There are number of fragmentary observations on ecology and ethology of pikas but few detailed work
except those by Loukashkin (1940), Hayward (1952) and Haga (1960), apparently caused by their habitat
preference for high altitudes or barren lands inaccessible to research workers. There are very few studies which
have been conducted on Royle’s pikas. They are mainly studied by Kawamichi (1968), Kawamichi (1971),
Smith et al. (1990), and Bhattacharyya et al. (2009). The present study is also an attempt to understand status
and distribution of Royle’s pikas along different altitudinal range of Kedarnath wildlife sanctuary.

                                        II.         Material And Methods
2.1. Study area:
         The study was carried out in a part of Kedarnath wildlife sanctuary (KWLS) located in the Garhwal
region of Greater Himalaya in Uttarakhand (30°25`00"-30°45’N and 78°55’00"-79°22’00"E). The area covered
by sanctuary is 97517.80 ha. (25293.70 ha. in Chamoli district and 72224.10 ha. in Rudraprayag district). The
sanctuary lies in the upper catchment of the Alaknanda and Mandakini Rivers, which are major tributaries of
Ganges, having altitudinal ranges from 1160 m a.s.l. to 7068 m a.s.l. The KWLS is influenced by south west
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    Abundance and distribution of Royle’s Pika (Ochotona roylei) along different altitudinal ranges of
monsoon in summer and by westerly disturbances in winter (Mani 1981). The monsoon reaches this PA by mid
June and continues till end of September. Winter is experienced from December to March. The intensive study
area is located in southern fringe of KWLS around Bhulkana, Shokhark and Tungnath. Quercus semecarpifolia,
Rhododendron arborium, Rhododendron campanulatum and Abies pindrow are the major dominated tree
species present in Bhulkana and Shokhark. The alpine meadows (Bugiyal) at and around Tungnath are
dominated by different herbs species and Danthonia grassland (Sundriyal et al. 1987).




                      Fig: 1. Map of Kedarnath wildllife sanctuary pointing out study area
                            (Source: THDC India Hydro electric project report 2011)

2.2. Data collection:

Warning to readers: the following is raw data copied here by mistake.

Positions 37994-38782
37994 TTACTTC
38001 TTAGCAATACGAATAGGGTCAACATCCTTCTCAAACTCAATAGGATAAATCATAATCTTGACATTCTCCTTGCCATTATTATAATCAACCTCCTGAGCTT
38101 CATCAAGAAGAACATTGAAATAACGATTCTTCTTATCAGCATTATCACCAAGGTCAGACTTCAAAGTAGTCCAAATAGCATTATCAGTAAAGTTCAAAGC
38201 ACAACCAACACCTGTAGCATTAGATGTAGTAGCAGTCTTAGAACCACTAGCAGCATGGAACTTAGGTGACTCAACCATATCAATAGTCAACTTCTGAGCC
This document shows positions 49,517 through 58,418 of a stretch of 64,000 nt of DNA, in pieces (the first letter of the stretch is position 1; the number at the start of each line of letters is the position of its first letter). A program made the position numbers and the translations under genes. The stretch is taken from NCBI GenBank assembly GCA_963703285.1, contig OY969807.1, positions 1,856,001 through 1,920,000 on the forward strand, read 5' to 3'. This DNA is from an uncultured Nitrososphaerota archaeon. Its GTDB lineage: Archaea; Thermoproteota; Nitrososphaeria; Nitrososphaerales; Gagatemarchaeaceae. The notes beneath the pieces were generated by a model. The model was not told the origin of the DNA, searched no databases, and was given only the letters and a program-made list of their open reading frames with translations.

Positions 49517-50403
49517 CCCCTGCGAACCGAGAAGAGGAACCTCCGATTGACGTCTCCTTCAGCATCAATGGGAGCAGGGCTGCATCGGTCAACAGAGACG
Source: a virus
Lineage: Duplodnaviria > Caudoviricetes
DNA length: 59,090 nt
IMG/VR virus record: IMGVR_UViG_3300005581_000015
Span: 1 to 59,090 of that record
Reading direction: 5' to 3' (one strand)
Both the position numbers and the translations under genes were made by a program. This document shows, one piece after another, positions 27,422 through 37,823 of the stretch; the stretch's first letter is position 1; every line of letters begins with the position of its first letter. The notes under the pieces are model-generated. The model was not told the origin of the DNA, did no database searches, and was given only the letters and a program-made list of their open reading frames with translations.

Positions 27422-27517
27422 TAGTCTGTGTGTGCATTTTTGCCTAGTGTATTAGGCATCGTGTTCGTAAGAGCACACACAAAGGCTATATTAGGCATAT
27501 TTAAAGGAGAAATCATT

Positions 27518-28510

Data for assessing status and distribution of pikas were collected during pre-monsoon season of 2012.
The study area was divided into three zones along different altitudinal range, viz sub-alpine, tree-line and alpine.
In each zone different plots (20 x 20 m) were marked with in each available habitat type (Rocky, open and
mixed) and pikas were searched once in a week. The location of the each and every plot was recorded through a
Global Positioning system (GPS, Gramin 72). Each plot was monitored for 2 hours and data was collected on
parameters: Habitat, weather, aspect, rock cover, distance from nearest human habitation, number of individual,
sex (Male, female and unknown) and age (Juvenile, sub-adult, adult and unknown).
         Morphological features of pikas are used for identifications of age. The juveniles showed a regular
light brown fur coat; medium sized sub-adults had very small black patches or moulting marks in the dorsal
portion of their bodies and scar marks on one or both ears; adults showed prominent ear scar marks with
blackish molting marks on their dorsal body surface ( Bhattacharya et al. 2009).

2.3. Data analysis:
          The sightings of pikas at each sampling plot were used to calculate density (number of individual/ha).
The density values of pikas from each sampling plot were added together to calculate mean density vis-à-vis
different sites and habitat parameters. One way analysis of variance and multiple comparisons (Scheffe’s) were
used to test for significant differences in mean density of pikas vis-à-vis habitat type and habitat factors. All
statistical tests were performed following Zar (1984) using computer programme SPSS 6.1 (Norusis 1994).